In the draft Online Safety Bill, published May 2021, Ofcom has already been given formal information-gathering powers to compel companies to provide information so they can be assessed for compliance.

Appearing before the same committee in late September 2021, the UK’s information commissioner Elizabeth Denham said she would like to see Ofcom’s information-gathering powers “be bolstered by [compulsory] audit powers” so as a regulator it can properly “look under the bonnet”.

“It is not for Facebook [to] set parameters around the research that could be required or asked for, or even gathered by the regulator, but that the regulator should have the right to request information, just as the Information Commissioner does,” Collins told Davis.

Responding to lawmaker’s questions about whether people have a right to know about Facebook’s internal research, Davis said privacy obligations around people’s personal data stopped the company from sharing more, and further called for Ofcom to step in to create clear rules around how data can be shared for research purposes.

“We are very committed to providing more transparency around the work that we’re doing,” she said.

While further details about how exactly it works are yet to be agreed upon by British lawmakers, the Online Safety Bill also includes provisions on risk assessments that internet companies will have to carry out to show how they are mitigating the risks associated with their platforms.

In response to questioning about who exactly at Facebook will be responsible for completing these assessments, and whether this should be someone at the board level, Davis said: “I don’t know the details of how that would be worked out, but I think we would want to have someone who feels a sense of responsibility certainly.”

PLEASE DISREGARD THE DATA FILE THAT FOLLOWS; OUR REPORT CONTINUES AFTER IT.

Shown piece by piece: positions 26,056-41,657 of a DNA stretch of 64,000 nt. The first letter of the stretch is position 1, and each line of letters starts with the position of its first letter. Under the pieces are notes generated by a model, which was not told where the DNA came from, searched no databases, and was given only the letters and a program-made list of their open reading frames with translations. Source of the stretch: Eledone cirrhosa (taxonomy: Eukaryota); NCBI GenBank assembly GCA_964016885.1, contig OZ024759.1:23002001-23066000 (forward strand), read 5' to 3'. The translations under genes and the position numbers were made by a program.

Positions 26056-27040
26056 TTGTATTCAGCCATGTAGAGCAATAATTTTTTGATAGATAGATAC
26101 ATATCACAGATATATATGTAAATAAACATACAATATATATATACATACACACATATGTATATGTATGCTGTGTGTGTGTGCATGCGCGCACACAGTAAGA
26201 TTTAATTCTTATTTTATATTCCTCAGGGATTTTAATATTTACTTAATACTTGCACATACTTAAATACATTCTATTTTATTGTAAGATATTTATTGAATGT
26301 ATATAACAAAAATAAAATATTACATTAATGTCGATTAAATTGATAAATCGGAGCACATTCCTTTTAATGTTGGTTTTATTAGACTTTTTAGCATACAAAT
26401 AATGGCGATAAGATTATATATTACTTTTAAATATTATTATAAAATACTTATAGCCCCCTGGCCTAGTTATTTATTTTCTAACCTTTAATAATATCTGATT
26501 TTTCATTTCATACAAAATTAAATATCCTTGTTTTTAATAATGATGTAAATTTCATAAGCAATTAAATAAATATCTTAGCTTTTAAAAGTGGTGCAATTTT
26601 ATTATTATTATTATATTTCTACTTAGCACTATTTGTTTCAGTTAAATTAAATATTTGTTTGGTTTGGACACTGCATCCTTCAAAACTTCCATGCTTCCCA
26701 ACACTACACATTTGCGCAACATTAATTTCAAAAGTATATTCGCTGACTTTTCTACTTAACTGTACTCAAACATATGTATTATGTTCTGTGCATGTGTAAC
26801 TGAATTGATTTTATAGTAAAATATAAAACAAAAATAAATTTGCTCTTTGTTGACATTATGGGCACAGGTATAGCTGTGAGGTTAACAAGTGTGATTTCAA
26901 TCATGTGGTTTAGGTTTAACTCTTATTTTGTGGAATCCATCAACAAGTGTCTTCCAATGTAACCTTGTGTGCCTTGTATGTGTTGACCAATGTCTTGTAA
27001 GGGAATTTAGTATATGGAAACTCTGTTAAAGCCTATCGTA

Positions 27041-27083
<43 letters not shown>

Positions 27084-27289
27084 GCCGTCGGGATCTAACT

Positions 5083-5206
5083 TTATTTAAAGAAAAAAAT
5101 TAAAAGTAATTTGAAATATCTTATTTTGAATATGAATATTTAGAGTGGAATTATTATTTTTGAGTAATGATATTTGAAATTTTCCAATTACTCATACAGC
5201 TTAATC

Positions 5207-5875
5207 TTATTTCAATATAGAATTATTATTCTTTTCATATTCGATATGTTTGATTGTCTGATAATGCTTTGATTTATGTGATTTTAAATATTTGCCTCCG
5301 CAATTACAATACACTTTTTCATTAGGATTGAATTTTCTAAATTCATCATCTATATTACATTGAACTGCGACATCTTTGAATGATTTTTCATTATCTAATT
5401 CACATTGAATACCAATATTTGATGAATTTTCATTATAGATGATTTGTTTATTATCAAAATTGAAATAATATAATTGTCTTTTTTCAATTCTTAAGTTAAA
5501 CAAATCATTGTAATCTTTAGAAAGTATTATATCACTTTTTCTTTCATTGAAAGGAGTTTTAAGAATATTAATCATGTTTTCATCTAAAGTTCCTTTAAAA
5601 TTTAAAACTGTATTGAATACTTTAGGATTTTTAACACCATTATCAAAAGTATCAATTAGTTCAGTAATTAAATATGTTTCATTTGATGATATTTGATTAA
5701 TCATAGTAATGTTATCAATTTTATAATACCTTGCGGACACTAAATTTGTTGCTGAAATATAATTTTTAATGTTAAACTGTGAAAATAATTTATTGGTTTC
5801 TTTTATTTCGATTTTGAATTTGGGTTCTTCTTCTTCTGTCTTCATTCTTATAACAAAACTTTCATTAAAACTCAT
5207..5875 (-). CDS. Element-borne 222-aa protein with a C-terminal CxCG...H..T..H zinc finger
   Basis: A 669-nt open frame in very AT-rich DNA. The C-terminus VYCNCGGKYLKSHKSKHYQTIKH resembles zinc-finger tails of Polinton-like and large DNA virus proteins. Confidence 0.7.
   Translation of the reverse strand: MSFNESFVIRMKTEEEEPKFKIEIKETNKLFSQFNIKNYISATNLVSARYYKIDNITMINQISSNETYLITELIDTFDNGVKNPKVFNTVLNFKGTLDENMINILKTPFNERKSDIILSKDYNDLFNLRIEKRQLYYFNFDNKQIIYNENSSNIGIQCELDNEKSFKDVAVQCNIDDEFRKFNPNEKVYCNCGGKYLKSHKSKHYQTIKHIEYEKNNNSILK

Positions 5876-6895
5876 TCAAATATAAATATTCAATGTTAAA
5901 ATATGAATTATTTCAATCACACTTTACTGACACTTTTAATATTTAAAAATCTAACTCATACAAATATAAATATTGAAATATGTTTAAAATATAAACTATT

She added there was concern within Facebook that, while it welcomes risk assessments as a valuable tool, the need to do one for every product or system change could “slow innovation”, and recommended the measure be more periodic in nature instead.

Davis further added that, despite being Facebook’s global head of safety, she has never been called before the company’s Audit and Risk Oversight Committee, and does not know who she would report to on that body.

When pressed on whether criminal sanctions should be introduced in the Online Safety Bill for tech executives at companies that continuously fail to protect users, Davis said: “We really do welcome a regulator with proportionate and effective enforcement powers. I think criminal liability for directors is a pretty serious step and I’m not sure we need it to take action – we’ve invested, as I’ve said, $13bn.”

Read more about online safety

  • The Online Safety Bill will place new duties and responsibilities on online platforms accessible from the UK, but as it currently stands, it contains several grey areas.
  • Campaign group set up to oppose Online Safety Bill says the duty of care is too simplistic, cedes too much power to US corporations and will, in practice, privilege the speech of journalists or politicians.
  • The UK government has issued “safety by design” guidance to help tech companies better protect users online ahead of its forthcoming Online Safety Bill.